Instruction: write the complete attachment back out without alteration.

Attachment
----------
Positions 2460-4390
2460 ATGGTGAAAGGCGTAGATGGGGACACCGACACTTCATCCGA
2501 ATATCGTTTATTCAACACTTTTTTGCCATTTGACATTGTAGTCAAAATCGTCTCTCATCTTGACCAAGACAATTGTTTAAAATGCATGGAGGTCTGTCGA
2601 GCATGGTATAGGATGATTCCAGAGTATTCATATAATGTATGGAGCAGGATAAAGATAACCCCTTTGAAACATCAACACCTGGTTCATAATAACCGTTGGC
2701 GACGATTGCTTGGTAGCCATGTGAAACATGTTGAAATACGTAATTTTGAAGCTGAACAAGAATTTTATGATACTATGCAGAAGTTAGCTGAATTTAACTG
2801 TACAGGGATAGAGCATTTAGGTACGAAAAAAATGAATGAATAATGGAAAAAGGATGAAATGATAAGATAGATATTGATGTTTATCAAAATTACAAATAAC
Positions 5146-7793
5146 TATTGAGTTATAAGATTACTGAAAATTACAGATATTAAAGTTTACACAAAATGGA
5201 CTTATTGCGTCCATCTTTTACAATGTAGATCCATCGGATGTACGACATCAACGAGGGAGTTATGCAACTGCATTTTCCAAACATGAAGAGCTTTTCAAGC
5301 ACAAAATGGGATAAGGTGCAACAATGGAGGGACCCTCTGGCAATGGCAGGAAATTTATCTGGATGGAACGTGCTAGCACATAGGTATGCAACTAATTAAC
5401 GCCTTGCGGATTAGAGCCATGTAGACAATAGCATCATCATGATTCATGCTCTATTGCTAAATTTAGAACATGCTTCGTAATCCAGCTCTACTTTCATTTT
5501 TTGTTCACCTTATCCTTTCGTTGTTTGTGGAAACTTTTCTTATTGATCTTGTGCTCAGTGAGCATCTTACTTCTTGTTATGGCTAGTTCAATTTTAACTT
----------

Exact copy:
Positions 2460-4390
2460 ATGGTGAAAGGCGTAGATGGGGACACCGACACTTCATCCGA
2501 ATATCGTTTATTCAACACTTTTTTGCCATTTGACATTGTAGTCAAAATCGTCTCTCATCTTGACCAAGACAATTGTTTAAAATGCATGGAGGTCTGTCGA
2601 GCATGGTATAGGATGATTCCAGAGTATTCATATAATGTATGGAGCAGGATAAAGATAACCCCTTTGAAACATCAACACCTGGTTCATAATAACCGTTGGC
2701 GACGATTGCTTGGTAGCCATGTGAAACATGTTGAAATACGTAATTTTGAAGCTGAACAAGAATTTTATGATACTATGCAGAAGTTAGCTGAATTTAACTG
2801 TACAGGGATAGAGCATTTAGGTACGAAAAAAATGAATGAATAATGGAAAAAGGATGAAATGATAAGATAGATATTGATGTTTATCAAAATTACAAATAAC
Positions 5146-7793
5146 TATTGAGTTATAAGATTACTGAAAATTACAGATATTAAAGTTTACACAAAATGGA
5201 CTTATTGCGTCCATCTTTTACAATGTAGATCCATCGGATGTACGACATCAACGAGGGAGTTATGCAACTGCATTTTCCAAACATGAAGAGCTTTTCAAGC
5301 ACAAAATGGGATAAGGTGCAACAATGGAGGGACCCTCTGGCAATGGCAGGAAATTTATCTGGATGGAACGTGCTAGCACATAGGTATGCAACTAATTAAC
5401 GCCTTGCGGATTAGAGCCATGTAGACAATAGCATCATCATGATTCATGCTCTATTGCTAAATTTAGAACATGCTTCGTAATCCAGCTCTACTTTCATTTT
5501 TTGTTCACCTTATCCTTTCGTTGTTTGTGGAAACTTTTCTTATTGATCTTGTGCTCAGTGAGCATCTTACTTCTTGTTATGGCTAGTTCAATTTTAACTT